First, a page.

The conventional separation of “work” and “life” in academia encourages faculty to ignore or even actively undermine their well-being. This week, we feature several publications that extol the need to prioritize self-care in higher education. Although work-life balance is important for all academics, certain groups face more emotional fatigue from microaggressions, relentless inequities and the . . .
Items related to systems within higher education and the academy. Ivory tower.
This year, women had to work until March 14th in order to earn the same compensation as men did during the previous year. That pay gap has changed very little, decreasing by only 2 percent in the last 20 years. In 2022 in the general workforce, women earned about 82 cents for every dollar men . . .
College is often touted as a gateway to a better life, but if incoming students aren’t able to persist through college, they can be saddled with debt and no meaningful improvement in their career prospects. Many students from historically underrepresented racial and ethnic groups are less likely to continue beyond their first year of college, . . .
The trap of service tasks that take time and energy but are not considered to be significant in promotion decisions was addressed in a recent article in Nature [https://www.nature.com/articles/d41586-022-03677-6]. The authors describe themselves as the “No Club” because they have both experienced and researched the ineffectual advice to women academics of “just say no” to . . .
In the corporate world, employers are finding ways to support employees who are caregivers because they realize it provides a competitive advantage to attract and retain employees. The need for robust resources, benefits, and policies is apparent: a Harvard Business School study found that “73% of all employees have some type of current caregiving responsibility.” . . .
Several recent reports warn that despite promising announcements about increasing faculty diversity, the actual increase has been sluggish. As summarized by Inside Higher Ed writer Colleen Flaherty, realizing racial parity between the professoriate and the general U.S. population within the next thirty years requires a rate of change that is 3.5 times the current pace. . . .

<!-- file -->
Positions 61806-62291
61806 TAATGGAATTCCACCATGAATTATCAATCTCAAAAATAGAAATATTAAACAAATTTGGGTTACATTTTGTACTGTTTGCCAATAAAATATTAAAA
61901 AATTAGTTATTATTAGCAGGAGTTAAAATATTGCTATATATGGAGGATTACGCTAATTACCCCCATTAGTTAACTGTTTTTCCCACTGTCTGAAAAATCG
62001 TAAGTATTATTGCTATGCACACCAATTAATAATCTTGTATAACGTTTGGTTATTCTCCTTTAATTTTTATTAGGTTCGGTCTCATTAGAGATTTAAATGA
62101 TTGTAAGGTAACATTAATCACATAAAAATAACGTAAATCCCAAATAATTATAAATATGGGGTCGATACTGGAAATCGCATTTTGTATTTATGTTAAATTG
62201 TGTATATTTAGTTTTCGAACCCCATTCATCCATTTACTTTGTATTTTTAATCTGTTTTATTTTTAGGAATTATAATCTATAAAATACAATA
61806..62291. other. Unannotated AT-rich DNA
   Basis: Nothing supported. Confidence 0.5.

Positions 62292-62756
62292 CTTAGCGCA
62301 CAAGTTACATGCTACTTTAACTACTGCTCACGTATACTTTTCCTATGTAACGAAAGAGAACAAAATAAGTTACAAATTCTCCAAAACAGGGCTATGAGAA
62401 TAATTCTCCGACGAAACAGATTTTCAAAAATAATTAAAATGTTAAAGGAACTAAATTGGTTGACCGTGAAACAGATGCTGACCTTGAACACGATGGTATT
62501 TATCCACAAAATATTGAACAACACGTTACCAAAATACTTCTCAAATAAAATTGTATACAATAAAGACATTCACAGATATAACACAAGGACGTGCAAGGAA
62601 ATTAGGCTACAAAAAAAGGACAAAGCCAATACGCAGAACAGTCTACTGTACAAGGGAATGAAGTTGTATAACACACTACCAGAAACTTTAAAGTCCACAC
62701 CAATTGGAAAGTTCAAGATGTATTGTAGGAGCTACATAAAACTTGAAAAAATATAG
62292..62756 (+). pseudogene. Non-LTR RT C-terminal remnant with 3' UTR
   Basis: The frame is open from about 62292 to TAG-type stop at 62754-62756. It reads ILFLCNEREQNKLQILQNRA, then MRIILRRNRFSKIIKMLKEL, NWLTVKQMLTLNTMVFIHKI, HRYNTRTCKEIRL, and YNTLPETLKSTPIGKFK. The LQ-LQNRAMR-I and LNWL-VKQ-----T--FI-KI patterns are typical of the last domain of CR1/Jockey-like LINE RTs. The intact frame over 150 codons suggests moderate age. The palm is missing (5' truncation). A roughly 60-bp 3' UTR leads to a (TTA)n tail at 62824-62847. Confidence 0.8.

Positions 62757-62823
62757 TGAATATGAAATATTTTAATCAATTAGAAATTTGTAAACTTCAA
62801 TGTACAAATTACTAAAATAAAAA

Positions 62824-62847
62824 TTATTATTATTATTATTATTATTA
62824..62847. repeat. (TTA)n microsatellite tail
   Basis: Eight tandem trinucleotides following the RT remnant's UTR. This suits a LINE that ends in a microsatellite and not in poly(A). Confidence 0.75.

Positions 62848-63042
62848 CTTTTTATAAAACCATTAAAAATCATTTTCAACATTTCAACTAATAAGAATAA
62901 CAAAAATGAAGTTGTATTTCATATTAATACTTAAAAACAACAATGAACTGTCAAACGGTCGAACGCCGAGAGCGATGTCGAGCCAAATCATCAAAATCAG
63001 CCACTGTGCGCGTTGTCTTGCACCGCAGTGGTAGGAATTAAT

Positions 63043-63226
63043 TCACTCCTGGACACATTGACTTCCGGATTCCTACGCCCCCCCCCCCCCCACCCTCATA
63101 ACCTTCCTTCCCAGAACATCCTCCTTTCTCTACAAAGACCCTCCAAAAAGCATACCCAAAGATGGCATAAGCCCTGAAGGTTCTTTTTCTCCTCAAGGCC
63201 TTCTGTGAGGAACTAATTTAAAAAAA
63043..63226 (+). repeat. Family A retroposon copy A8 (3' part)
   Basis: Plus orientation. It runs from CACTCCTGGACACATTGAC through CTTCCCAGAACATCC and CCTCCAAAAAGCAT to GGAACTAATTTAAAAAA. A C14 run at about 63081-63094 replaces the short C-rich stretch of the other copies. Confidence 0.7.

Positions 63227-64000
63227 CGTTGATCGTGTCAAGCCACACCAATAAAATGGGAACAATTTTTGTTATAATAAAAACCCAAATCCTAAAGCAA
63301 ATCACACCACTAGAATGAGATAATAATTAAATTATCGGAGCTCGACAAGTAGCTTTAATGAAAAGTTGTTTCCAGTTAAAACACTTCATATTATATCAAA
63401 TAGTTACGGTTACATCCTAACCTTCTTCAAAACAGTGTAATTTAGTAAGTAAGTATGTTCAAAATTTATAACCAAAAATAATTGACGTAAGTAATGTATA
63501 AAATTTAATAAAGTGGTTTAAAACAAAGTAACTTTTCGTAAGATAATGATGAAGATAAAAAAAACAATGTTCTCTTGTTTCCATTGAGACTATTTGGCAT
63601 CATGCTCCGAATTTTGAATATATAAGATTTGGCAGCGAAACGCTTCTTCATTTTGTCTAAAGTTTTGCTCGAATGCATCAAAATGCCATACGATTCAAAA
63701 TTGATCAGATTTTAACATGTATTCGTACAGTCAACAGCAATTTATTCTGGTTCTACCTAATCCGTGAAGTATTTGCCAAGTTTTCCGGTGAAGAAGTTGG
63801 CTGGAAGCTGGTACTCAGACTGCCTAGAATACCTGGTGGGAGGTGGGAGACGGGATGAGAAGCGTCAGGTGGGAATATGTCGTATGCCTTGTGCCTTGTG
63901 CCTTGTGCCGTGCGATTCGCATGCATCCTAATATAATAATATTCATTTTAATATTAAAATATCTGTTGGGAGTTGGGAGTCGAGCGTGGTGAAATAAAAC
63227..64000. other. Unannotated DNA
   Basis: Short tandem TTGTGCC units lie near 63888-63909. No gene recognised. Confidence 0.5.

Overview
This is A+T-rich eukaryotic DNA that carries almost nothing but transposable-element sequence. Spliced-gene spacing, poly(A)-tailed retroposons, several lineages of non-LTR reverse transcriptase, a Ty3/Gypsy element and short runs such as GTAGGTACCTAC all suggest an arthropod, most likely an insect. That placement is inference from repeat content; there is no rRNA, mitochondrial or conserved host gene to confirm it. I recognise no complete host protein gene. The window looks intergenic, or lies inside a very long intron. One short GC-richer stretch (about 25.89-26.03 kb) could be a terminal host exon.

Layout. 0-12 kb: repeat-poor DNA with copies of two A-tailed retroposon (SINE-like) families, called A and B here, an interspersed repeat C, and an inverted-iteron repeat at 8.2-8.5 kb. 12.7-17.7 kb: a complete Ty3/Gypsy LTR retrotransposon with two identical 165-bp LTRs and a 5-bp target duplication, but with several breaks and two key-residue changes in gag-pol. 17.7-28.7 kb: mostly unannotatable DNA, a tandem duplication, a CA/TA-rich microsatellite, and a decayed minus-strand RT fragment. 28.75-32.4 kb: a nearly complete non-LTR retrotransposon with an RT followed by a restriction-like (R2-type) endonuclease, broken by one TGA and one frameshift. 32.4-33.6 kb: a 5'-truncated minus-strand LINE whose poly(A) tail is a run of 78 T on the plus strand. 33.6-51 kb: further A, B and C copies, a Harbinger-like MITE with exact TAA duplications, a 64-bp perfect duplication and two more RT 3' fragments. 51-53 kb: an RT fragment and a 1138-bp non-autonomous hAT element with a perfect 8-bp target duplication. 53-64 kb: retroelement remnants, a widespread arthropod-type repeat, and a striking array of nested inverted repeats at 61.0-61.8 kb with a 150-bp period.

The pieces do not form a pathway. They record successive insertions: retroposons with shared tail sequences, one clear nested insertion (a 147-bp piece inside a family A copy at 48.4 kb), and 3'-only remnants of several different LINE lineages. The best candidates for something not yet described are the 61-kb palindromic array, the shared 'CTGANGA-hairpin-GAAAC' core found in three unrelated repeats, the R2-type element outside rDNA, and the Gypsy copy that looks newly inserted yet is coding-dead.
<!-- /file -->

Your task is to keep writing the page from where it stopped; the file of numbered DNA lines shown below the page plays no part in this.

Research is showing that data-driven insights are critical to recognizing and rectifying inequities in faculty workloads, particularly service tasks that are expected but don’t count for promotion, such as standing committee membership or mentoring a colleague. Too often, such tasks are expected or requested of women and BIPOC faculty. Rather than “fixing the women/underrepresented” with . . .
November is Native American Heritage Month, and this week’s Roundup is focused on Indigenous researchers in academia, who remain poorly represented, particularly in STEM fields. In the Second Nature article, “Respect and Representation,” four Indigenous scientists speak about the challenges early-career researchers face, and how scientists can respectfully and effectively bring together traditional knowledge and . . .
Students, especially STEMM students, prefer male professors, according to research. Two recent studies highlighted in Inside Higher Ed show that this bias increases both during a course and as the professor ages. In one study, student evaluations of men and women instructors were similar at the beginning of the course. Still, when students received their . . .
Research on bias in academia has focused more on tenure and less on promotion to Full Professor. This week’s feature article from the Chronicle of Higher Education is an exception, describing a study of 2000 promotion to full cases across 10 universities. The study found several potential sources of bias that tend to affect women . . .